On Sunday last died Sir James Wright, Baronet, late Governor of Georgia, in the 71st year of his age. As he presided in that province for two and twenty years with distinguished ability and integrity, it seems to be a tribute justly due to his merit as a faithful servant of his king and Country. Before the commotions in America, his example of industry and skill in the cultivation and improvement of Georgia was of eminent advantage; and the faithful discharge of his executive and judicial commission was universally acknowledged, by the people over whom he presided, none of his decrees as Chancellor having ever been reversed. Under all the difficulties which attended the latter period of his government, his spirited conduct in defence of that province was singularly manifested. His loss is deeply felt and sincerely lamented by his family and friends, as well, as by his unfortunate fellow-sufferers from America, whose cause he most assiduously laboured to support and solicit; and the success which attended his active exertions in their behalf afforded him real comfort under his languishing state of health for some time before his death.
Wright’s four-page final will and testament was written in a mixed cursive hand using both secretary and italic forms and, although he penned the original, the extant document is the court official’s handwritten copy. Toward the end of this ecclesiastical text, Wright directed his executors to provide an annual stipend of fifteen guineas (roughly £15 sterling) to his “black servant Jenny who is free” for the remainder of her life “in consideration of her faithful services.” Furthermore, he desired that “some of [his executors or family] will employ her as a servant or endeavor to get her a place if she chooses to go.” This gift likely amounted to Jenny’s annual wage as Wright’s housekeeper and likely allowed her the greatest degree of financial independence and flexibility she had ever enjoyed.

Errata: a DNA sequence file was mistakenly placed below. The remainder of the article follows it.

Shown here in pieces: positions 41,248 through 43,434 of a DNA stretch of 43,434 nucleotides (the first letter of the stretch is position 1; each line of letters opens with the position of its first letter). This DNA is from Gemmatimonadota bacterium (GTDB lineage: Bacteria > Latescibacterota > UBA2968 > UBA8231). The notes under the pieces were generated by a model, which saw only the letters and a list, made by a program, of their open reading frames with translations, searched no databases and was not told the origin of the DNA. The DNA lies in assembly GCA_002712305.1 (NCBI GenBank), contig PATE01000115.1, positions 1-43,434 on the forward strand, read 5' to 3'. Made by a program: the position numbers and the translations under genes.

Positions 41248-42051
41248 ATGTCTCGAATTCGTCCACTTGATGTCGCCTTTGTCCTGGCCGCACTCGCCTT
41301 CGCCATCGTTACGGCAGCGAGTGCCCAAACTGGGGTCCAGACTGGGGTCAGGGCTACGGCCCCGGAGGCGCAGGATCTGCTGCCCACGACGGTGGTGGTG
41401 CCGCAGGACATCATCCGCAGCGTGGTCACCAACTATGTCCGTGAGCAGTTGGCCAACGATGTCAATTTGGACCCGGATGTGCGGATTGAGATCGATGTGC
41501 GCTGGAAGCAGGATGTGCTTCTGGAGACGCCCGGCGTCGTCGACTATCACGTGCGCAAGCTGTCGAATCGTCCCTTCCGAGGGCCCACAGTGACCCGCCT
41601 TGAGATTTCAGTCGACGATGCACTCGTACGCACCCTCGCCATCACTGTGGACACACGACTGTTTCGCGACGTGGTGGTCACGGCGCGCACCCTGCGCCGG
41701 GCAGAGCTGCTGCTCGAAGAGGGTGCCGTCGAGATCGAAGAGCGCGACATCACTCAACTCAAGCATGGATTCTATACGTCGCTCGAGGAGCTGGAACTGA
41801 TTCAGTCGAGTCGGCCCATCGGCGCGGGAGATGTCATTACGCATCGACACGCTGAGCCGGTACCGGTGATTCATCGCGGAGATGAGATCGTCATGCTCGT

What then was the nature of the relationship between Sir James Wright, colonial Georgia’s largest slaveowner, and his free black servant, Jenny? At this point, one can only speculate as to the specifics. Did he free her upon his return to London at the conclusion of the war? Or before? Why did he free her? Why did he attempt to ensure her financial security? Was it a similar situation to that of Thomas Jefferson and Sally Hemings or was it merely Wright’s paternalistic instinct?
 For a full treatment of Wright’s life see, Greg Brooking, “‘My zeal for the real happiness of both Great Britain and the colonies’: The Conflicting Imperial Career of Sir James Wright,” PhD diss., Georgia State University, 2013.
 James Wright to the Board of Trade, 8 June 1768, in The National Archives, Kew, England, Colonial Office Papers 5/650 (hereafter, TNA, CO).
 Robert Mitchell, “The Losses and Compensation of Georgia Loyalists,” The Georgia Historical Society 68.2 (Summer 1984), 239-240. Mitchell has determined that Wright’s claim amounted to 11% of all Georgia claims and his reward accounted for 15% of the total awards dispersed to Georgians.
 James Wright Loyalist Claim. TNA, CO 5/657.
 James Habersham to William Knox, March 9, 1764, in James Habersham Papers, MS 337, Georgia Historical Society, Savannah.
 Eugene Genovese, The Political Economy of Slavery: Studies in the Economy and Society of the Slave South (New York: Pantheon Books, 1965), 28. See also, Bertram Wyatt-Brown, Honor and Violence in the Old South (New York: Oxford University Press, 1986). Not everyone, however, agreed that paternalism existed during this period. See James Oakes, The Ruling Race: A History of American Slaveholders (New York: Norton, 1998).
 Eugene Genovese, Roll, Jordan Roll: The World the Slaves Made (New York: Pantheon Books, 1974), 602.
 Morning Chronicle and London Advertiser, November 24, 1785.
 Sandy Boling, of the Georgia Genealogical Society, provided the transcription of Sir James Wright’s will.
 James Wright, Final Will and Testament, April 22, 1786, in TNA, Prerogative Court of Canterbury and Related Probate Jurisdictions: Will Registers, PROB 11/1141/229.
 Clive Emsley, Tim Hitchcock and Robert Shoemaker, “London History—Currency, Coinage and the Cost of Living”, Old Bailey Proceedings Online (www.oldbaileyonline.org, version 7.0, 21 January 2014).